How To Get Kids To Listen Without Losing Your Mind

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“Listen,” is the first result after typing “How do I get my kids to…” into Google (followed by “stop fighting”).

If that ain’t proof that getting kids to listen is a universal struggle, I don’t know what is.

We’re all in the same boat here: trying to get stuff done, without constantly repeating ourselves and losing our Ish (see what I did there?).

How do we get our kids to listen? Let’s better answer that by first exploring why kids don’t listen.

kids should listen more
If only it were this easy…

Why Don’t Kids Listen?

There are so many reasons kids don’t listen. Obstacles to active listening can be situational, emotional, physical, or mental.

Let’s break it down:

  • They Literally Cannot

It’s not necessarily that kids won’t pay attention; it’s that they can’t.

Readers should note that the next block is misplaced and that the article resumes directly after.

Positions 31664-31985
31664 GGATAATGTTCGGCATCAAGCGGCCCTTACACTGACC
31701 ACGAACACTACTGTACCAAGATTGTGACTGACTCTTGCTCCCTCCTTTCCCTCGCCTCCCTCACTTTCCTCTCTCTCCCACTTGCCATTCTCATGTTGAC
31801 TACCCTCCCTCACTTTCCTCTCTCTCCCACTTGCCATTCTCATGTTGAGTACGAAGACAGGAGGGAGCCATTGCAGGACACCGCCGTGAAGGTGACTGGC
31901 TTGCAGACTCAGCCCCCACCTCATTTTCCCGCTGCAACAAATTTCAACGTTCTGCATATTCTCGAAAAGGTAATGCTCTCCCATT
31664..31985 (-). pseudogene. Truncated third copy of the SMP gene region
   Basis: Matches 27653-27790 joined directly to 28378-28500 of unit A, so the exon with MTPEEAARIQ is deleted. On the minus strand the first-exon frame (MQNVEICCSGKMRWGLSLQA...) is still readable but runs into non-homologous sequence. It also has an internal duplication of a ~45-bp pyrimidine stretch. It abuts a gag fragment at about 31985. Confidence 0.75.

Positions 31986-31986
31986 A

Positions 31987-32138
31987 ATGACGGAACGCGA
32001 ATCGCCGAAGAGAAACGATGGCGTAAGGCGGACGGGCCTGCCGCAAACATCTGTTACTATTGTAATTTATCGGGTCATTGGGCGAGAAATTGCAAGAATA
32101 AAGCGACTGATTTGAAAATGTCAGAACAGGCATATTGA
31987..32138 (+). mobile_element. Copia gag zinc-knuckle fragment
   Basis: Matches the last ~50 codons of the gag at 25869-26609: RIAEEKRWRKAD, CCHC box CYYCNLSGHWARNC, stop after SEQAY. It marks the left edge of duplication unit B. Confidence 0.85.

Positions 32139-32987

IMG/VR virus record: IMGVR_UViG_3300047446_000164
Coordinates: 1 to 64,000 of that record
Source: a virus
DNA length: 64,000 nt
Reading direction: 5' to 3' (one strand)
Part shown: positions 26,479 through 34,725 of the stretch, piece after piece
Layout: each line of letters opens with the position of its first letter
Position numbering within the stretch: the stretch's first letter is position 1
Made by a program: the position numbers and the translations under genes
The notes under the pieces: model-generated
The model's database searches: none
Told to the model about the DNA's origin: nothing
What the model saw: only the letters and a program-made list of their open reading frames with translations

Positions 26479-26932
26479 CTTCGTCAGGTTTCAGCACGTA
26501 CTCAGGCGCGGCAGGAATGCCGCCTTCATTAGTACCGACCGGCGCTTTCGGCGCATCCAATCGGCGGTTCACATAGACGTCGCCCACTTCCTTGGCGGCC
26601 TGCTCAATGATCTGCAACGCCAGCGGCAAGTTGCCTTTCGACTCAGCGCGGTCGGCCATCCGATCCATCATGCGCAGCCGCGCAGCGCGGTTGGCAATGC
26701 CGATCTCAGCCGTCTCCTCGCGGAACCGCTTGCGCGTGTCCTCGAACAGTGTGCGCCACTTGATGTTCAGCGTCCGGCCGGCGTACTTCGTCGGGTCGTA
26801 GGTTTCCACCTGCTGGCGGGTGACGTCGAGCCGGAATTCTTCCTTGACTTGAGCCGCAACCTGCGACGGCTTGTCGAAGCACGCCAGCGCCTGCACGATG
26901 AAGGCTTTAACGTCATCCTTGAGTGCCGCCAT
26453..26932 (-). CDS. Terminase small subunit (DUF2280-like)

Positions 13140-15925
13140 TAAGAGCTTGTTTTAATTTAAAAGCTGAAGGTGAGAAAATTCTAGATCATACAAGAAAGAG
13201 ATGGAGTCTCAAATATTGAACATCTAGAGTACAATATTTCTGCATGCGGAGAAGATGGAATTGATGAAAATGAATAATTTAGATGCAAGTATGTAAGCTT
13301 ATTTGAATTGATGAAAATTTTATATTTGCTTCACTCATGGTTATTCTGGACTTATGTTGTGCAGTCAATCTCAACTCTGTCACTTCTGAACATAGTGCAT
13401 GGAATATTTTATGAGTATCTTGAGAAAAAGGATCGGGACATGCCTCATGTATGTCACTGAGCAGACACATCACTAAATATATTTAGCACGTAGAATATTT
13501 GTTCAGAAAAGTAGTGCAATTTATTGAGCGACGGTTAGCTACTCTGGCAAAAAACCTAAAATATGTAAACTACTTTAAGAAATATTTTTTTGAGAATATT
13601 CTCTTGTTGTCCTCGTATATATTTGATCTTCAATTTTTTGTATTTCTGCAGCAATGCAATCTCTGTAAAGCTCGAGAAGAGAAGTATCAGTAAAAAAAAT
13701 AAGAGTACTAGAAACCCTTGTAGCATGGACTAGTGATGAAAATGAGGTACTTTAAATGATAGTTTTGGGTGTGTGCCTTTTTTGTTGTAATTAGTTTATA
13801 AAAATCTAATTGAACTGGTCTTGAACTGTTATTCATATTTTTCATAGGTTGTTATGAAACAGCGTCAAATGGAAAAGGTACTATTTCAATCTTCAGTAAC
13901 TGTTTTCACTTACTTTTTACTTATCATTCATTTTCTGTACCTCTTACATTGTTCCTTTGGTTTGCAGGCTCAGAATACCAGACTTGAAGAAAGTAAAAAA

Listen, dear reader. There’s only so much anyone can do with a non-fully developed frontal lobe.

Ever heard of joint attention? It’s the ability to pay attention to two things at once. Joint attention is being able to listen to a podcast while preparing dinner.

Children (especially young children) simply do not have the joint attention skills to process instructions and do literally anything else.

Are they staring at some weird spot on the wall while you’re talking? Yeah, they probably aren’t hearing a thing.

  • They’re Tired

No one is at their best when tired. Drowsiness is like an intoxicant. We’ve all seen those statistics about how driving tired is comparable to driving drunk.

Little ones can’t listen attentively when they’re tired. They just can’t.

  • They Don’t Understand

Kids come into the world a blank slate. They simply don’t know how to act in a restaurant. Or a museum. Or your bosses wedding.

They may not understand why it’s ok to reach across the table at home but not at a work function.

Without exposure, practice, and clear instructions/expectations, children can’t be expected to “act right” in different settings and situations.

  • They Feel Out of Control